Fluid Chelsea attack has inevitably left them vulnerable to counterattacks

Shakhtar Donetsk threatened Chelsea with swift counterattacks all evening as the Ukranian side dominated play in a 2-1 Champions League win. The win puts the Ukrainian side 3 points clear of Chelsea at the top of group E and puts a great deal of pressure on the Blues to win the return home fixture in a fortnight if they're to qualify for the knockout stages.

Both teams lined up in 4-2-3-1 formations. Frank Lampard was given the start alongside John Obi Mikel as a deep lying midfielder. Ramires shuffled to the right attacking midfield position, presumably to provide defensive help to Branislav Ivanovic on the excellent Willain, while Eden Hazard started the game on the bench. There were no surprises in Mircea Lucescu's starting 11.

Lampard picked up an injury 18 minutes in and was replaced by Hazard. Ramires dropped back to Lampard's position in the center of midfield and Hazard played on the right, the lineup Chelsea have used most of this season.

For the second consecutive game Chelsea were vulnerable on the counter. While Chelsea were fortunate that Moussa Dembele and Gareth Bale were out of Spurs' lineup in their 4-2 win at the weekend, they still at times appeared susceptible to quick counters when they lost possession in what was a rather open game. The problem was even more pronounced last night as Willian, Alex Teixeira and Henrik Mkhitaryan were able to get in space behind Mikel, Ramires and outside backs Ivanovic and Cole on the break and run at the center backs.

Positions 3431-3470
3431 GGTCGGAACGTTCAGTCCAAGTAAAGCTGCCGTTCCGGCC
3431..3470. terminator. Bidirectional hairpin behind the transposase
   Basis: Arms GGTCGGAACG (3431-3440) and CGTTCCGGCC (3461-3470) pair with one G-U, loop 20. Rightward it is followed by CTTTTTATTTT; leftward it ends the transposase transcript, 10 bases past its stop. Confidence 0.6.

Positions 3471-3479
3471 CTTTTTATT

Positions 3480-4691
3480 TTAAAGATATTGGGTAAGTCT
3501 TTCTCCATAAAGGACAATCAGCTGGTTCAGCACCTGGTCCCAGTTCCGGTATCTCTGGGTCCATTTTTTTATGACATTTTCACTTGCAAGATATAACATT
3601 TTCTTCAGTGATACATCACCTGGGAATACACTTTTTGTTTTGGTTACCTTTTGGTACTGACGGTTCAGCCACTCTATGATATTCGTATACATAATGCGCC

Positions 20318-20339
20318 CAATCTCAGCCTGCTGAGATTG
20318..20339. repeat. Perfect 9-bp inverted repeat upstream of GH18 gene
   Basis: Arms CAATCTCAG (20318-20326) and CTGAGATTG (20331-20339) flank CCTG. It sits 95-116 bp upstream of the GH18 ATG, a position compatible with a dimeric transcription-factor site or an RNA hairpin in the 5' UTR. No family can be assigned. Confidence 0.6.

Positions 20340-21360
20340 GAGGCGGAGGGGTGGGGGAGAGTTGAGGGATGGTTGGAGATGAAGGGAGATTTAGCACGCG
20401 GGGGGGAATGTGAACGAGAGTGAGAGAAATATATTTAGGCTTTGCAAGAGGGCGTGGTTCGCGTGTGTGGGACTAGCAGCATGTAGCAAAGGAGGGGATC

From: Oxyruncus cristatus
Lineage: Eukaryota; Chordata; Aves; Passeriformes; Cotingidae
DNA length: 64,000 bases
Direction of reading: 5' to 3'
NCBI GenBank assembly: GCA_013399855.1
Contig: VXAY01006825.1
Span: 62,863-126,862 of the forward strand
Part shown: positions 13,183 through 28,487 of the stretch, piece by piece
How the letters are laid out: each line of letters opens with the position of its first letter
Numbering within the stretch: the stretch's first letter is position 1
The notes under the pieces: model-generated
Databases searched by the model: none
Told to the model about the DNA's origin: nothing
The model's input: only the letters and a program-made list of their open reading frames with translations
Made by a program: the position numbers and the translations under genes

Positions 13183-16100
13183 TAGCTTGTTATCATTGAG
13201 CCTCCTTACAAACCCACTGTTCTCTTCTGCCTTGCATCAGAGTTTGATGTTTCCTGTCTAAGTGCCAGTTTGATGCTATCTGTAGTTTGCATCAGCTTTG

The space that opens up between Chelsea's two holding midfielders and center backs has been an issue all season. When Mikel is forced to push into a more advanced position to offer a passing option for the front four, the center backs have stayed rather deep creating a big pocket of empty space. When Chelsea lose possession, the opposition has been able to play quick outlet passes to teammates moving into that space, setting off dangerous counters. As they showed last season under Villas-Boas, Chelsea are not comfortable squeezing the space the opposition has to play in when possession is lost by pushing the defensive line forward and pressing (like Barcelona). Instead, their defense tends to drop deeper when they lose the ball.

This is understandable. John Terry's lack of pace makes him vulnerable to balls in behind him when he presses forward and Chelsea's experimentation with a high line last season was disastrous (the 5-3 Arsenal loss the clearest example). But because Mata, Hazard and Oscar are typically not quick to make defensive recovery runs, loads of space opens up in the middle third of the pitch for their opponents to move into- this explains why Chelsea's last two games have been so open. The issue is, effectively, that the back six and front four have been rather disjointed defensively. While this shape has given Chelsea's three advanced midfielders the freedom to focus more on creating scoring opportunities than worrying about defensive responsibilities, it has made them a less compact side defensively.

The new, more fluid attacking system has produced some breathtaking displays thus far and few Chelsea supporters will be calling for a return to the defensive tactics that won them the Champions League last season. However, they'll likely continue to look vulnerable on the break as they adjust to the new system.